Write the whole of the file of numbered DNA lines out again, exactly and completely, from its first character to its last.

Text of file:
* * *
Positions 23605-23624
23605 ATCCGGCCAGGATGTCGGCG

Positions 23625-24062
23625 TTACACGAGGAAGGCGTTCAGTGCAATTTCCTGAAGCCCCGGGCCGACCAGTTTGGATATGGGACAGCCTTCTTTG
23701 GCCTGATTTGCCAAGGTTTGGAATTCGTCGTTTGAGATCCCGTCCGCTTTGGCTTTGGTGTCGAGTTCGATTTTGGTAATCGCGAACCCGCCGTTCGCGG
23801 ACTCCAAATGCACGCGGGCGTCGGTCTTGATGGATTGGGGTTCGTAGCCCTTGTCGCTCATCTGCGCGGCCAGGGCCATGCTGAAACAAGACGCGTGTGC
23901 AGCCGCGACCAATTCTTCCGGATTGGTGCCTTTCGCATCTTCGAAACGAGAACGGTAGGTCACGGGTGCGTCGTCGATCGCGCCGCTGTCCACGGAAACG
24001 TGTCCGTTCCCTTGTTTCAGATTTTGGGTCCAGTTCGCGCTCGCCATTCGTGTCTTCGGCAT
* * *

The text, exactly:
Positions 23605-23624
23605 ATCCGGCCAGGATGTCGGCG

Positions 23625-24062
23625 TTACACGAGGAAGGCGTTCAGTGCAATTTCCTGAAGCCCCGGGCCGACCAGTTTGGATATGGGACAGCCTTCTTTG
23701 GCCTGATTTGCCAAGGTTTGGAATTCGTCGTTTGAGATCCCGTCCGCTTTGGCTTTGGTGTCGAGTTCGATTTTGGTAATCGCGAACCCGCCGTTCGCGG
23801 ACTCCAAATGCACGCGGGCGTCGGTCTTGATGGATTGGGGTTCGTAGCCCTTGTCGCTCATCTGCGCGGCCAGGGCCATGCTGAAACAAGACGCGTGTGC
23901 AGCCGCGACCAATTCTTCCGGATTGGTGCCTTTCGCATCTTCGAAACGAGAACGGTAGGTCACGGGTGCGTCGTCGATCGCGCCGCTGTCCACGGAAACG
24001 TGTCCGTTCCCTTGTTTCAGATTTTGGGTCCAGTTCGCGCTCGCCATTCGTGTCTTCGGCAT